Daily Current Affairs 02-12-2023


    Gender-Related Killings of Women and Girls (Femicide/Feminicide)

    Syllabus: GS1/Society

    In News

    • The United Nations Office on Drugs and Crime (UNODC) and UN Women has released the global research brief on the gender-related killings of women and girls.


    • Gender-related killings of women and girls  can be defined as intentional killings committed on the grounds of gender-related factors. 
    • Factors: These can include the ideology of men’s entitlement and privilege over women, social norms regarding masculinity, and the need to assert male control or power, enforce gender roles, or prevent, discourage or punish what is considered to be unacceptable female behaviour. 

    Major Findings

    • Trends: Globally, nearly 89,000 women and girls were killed intentionally in 2022, the highest yearly number recorded in the past two decades.
      • While the overall number of homicides globally has begun to fall in 2022, the number of female homicides are not decreasing. 
    • Family-related homicide: In 2022, around 48,800 women and girls worldwide were killed by their intimate partners or other family members.
      • Females represent approximately 53% of all victims of killings in the home and 66% of all victims of intimate partner killings. Whereas, only 12% of male homicide victims were killed by persons known to them.
    • Regional Estimate: With an estimated 20,000 victims in 2022, Africa has – for the first time since 2013, surpassed Asia as the region with the highest number of victims in absolute terms. 
    • Indian Scenario: There has been a small decline in gender-based killings in India over the past decade.
      • The killing of women due to dowry-related reasons, accusations of witchcraft and other gender-related factors still persists.

    UN Recommendations for Action Against Femicide 

    • Promote changes in social norms and attitudes harmful to women through early and continuous educational programmes and awareness-raising.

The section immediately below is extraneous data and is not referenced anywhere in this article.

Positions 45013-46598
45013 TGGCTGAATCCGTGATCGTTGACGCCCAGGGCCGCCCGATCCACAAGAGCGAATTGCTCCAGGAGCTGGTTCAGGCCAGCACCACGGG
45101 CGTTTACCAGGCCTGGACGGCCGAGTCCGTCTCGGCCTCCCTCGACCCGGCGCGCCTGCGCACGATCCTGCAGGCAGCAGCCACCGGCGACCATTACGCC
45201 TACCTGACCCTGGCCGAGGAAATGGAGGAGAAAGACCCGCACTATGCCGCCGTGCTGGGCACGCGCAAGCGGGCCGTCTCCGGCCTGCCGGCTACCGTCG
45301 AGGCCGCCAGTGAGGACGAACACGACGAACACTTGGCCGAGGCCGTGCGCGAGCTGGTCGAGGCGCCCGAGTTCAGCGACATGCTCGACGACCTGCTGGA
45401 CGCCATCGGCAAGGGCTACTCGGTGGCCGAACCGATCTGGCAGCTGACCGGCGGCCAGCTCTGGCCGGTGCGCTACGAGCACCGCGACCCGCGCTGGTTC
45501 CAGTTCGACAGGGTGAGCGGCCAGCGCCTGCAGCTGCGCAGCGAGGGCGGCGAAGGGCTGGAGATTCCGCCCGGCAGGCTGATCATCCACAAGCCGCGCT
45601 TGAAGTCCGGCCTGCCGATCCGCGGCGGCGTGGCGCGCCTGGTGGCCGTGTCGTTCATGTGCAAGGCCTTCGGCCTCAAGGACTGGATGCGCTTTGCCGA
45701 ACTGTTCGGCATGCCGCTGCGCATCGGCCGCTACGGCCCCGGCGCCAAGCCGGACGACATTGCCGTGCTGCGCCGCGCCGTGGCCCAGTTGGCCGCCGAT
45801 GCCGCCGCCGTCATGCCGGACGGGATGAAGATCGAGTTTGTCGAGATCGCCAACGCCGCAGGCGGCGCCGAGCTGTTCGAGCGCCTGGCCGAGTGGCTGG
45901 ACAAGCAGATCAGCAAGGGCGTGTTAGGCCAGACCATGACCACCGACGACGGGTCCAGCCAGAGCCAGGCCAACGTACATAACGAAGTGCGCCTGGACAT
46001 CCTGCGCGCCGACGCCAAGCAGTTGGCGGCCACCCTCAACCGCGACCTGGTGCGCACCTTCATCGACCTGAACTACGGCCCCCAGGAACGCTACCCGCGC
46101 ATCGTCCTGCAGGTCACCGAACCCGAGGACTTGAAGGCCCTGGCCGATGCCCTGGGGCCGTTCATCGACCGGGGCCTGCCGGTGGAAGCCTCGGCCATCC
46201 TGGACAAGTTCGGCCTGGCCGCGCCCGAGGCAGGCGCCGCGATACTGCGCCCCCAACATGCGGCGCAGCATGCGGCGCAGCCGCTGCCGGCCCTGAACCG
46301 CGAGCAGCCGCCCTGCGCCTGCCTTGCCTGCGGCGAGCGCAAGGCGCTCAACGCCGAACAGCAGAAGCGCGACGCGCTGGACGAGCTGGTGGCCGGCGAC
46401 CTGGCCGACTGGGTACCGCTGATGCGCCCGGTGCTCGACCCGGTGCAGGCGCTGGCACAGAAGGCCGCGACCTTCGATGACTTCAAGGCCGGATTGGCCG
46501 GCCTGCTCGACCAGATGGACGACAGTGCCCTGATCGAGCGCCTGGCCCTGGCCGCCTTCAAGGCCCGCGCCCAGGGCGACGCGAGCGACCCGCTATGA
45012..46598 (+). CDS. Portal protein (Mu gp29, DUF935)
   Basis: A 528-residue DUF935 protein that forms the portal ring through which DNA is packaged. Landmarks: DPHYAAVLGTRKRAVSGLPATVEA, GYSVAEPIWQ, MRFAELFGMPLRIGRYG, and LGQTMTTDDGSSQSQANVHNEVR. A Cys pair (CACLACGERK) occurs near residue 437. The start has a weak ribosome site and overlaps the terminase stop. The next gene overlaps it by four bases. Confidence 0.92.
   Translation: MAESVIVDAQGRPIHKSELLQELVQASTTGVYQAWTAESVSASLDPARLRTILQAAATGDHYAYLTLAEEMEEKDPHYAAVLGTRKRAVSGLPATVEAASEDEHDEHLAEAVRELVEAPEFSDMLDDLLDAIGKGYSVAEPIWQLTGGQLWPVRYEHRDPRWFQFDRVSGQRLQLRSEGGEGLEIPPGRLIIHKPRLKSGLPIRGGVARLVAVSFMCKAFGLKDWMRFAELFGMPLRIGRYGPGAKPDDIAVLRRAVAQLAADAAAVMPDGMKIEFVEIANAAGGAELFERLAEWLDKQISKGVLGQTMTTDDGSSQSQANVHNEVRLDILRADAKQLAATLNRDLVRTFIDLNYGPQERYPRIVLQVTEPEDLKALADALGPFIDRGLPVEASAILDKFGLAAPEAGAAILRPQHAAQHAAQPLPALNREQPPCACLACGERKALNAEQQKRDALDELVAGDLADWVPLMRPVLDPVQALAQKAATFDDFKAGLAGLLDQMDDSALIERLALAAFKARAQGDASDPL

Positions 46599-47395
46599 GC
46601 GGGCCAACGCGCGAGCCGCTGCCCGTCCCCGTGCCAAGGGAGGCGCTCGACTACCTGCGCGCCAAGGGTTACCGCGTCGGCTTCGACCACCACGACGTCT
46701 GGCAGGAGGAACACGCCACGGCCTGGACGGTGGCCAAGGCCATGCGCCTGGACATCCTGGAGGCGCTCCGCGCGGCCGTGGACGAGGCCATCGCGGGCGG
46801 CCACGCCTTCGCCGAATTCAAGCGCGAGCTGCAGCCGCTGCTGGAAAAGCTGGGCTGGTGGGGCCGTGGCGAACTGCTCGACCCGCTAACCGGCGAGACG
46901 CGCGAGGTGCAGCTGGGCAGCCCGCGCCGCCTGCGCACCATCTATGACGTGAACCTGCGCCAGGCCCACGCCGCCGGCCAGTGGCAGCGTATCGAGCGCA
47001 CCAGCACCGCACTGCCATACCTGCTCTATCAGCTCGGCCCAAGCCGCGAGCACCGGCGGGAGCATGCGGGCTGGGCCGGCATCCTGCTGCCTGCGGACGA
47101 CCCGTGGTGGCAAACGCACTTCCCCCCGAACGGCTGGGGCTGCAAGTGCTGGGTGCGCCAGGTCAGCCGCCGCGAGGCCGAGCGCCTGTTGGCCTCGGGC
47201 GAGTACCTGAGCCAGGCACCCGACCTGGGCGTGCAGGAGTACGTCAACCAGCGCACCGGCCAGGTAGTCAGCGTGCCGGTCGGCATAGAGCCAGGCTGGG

• Promote women’s safety audits in order to create a safer urban environment, for example, improved street and underpass lighting and more frequent police patrols.
    • Promote strategies and measures by relevant authorities and civil society to encourage the reporting and early detection of violence that may result in gender-related killing of women.
    • Ensure that women have equal protection under the law and equal access to justice.
    • Ensure that victims are provided with prompt and accurate information regarding their rights.
    • Provide adequate human and financial resources to guarantee the rights of victims.

    Violence Against Women in India

    • Violence against women in India is a complex and multifaceted issue that has deep historical, cultural, and socio-economic roots. Some key aspects of violence against women in India include:
    • Domestic Violence: Domestic violence is prevalent across different socio-economic backgrounds in India. It includes physical, emotional, and economic abuse within the confines of the home. 
    • Sexual Violence: Incidents such as rape, molestation, and harassment occur in public spaces, workplaces, and within homes. 
    • Female Infanticide and Foeticide: Female infanticide (killing of female infants) and foeticide (aborting female fetuses) remain issues, driven by cultural preferences for male children and a skewed sex ratio.
    • Dowry System: The dowry system, despite being illegal, is still prevalent in many parts of India.
      • Dowry-related violence includes harassment, physical abuse, and even murder if the demands for dowry are not met.
    • Honor Killings: Families may resort to violence, including murder, to uphold their perceived honor, especially in cases of inter-caste or inter-religious relationships.
    • Cultural Norms and Gender Inequality: Deep-seated patriarchal norms and gender inequality contribute to an environment where violence against women, including femicide, is tolerated or overlooked.

    Steps Taken by Government of India Against Femicide